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Book 2 Samuel Chapter 8

And after this it came to pass, that David smote the Philistines, and subdued them and David took Metheg-ammah out of the hand of the Philistines. And he smote Moab, and measured them with a line, casting them down to the ground; even with two lines measured he to put to death, and with one... [More]

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He was oppressed, and he was afflicted, yet he opened not his mouth he is brought as a lamb to the slaughter, and as a sheep before her shearers is dumb, so he openeth not his mouth.

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Title: History of Protestantism III


Author: Rev. Wylie, James A. LL.D.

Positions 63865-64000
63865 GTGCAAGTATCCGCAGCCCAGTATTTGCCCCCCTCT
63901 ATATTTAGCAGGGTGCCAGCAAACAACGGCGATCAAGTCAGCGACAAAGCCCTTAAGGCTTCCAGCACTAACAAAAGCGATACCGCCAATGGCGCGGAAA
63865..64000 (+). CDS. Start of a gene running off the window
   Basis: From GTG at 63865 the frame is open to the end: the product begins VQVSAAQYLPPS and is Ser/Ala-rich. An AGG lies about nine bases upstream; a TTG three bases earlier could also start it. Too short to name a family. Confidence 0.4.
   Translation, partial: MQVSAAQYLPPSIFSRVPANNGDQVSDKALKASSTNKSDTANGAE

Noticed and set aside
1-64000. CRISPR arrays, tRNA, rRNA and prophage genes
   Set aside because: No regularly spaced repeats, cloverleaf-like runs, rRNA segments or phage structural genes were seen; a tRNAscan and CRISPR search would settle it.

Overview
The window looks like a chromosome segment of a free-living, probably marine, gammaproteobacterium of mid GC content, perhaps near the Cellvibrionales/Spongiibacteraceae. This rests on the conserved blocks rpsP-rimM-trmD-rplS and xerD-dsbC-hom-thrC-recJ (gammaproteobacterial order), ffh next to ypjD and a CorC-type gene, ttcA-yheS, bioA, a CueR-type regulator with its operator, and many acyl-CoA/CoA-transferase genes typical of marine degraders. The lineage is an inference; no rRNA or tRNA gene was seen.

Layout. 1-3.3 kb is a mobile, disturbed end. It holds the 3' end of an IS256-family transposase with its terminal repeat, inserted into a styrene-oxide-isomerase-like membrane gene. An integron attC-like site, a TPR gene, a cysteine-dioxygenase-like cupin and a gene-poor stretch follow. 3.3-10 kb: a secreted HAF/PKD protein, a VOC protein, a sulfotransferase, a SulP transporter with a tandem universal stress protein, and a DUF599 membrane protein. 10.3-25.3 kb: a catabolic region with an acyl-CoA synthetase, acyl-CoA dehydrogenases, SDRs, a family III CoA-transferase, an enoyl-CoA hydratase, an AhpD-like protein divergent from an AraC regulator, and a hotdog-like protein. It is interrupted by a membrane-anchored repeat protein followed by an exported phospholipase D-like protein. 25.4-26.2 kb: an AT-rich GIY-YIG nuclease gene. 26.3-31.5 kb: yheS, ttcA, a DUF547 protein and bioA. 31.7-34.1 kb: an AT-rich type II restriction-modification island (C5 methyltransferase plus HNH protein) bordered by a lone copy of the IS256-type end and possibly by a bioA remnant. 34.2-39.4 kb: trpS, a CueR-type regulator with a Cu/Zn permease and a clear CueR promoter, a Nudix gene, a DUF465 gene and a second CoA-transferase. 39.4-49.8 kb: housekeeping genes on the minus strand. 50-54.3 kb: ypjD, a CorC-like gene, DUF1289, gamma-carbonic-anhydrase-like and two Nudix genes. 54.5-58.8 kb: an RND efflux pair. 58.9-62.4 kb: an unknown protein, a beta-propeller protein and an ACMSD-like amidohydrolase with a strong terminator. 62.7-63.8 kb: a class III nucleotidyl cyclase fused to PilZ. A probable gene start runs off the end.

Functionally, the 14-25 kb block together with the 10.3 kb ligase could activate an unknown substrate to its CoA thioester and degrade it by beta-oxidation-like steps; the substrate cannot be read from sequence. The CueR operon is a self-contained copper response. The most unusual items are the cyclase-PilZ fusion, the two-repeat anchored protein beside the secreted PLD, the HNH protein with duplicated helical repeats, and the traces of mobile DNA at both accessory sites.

Descending from the summits of the Alps, and rolling its floods along the vast plain which extends from the Ural Mountains to the shores of the German Ocean, the Rhine, before finally falling into the sea, is parted into two streams which enclose between them an island of goodly dimensions. This island is the heart of the Low Countries. Its soil spongy, its air humid, it had no attractions to induce man to make it his dwelling, save indeed that nature had strongly fortified it by enclosing it on two of its sides with the broad arms of the disparted river, and on the third and remaining one with the waves of the North Sea. Its earliest inhabitants, it is believed, were Celts. About a century before our era it was left uninhabited; its first settlers being carried away, partly in the rush southward of the first horde of warriors that set out to assail the Roman Empire, and partly by a tremendous inundation of the ocean, which submerged many of the huts which dotted its forlorn surface, and drowned many of its miserable inhabitants. Finding it empty, a German tribe from the Hercynian forest took possession of it, and called it Betauw, that is, the "Good Meadow," a name that has descended to our day in the appellative Batavia.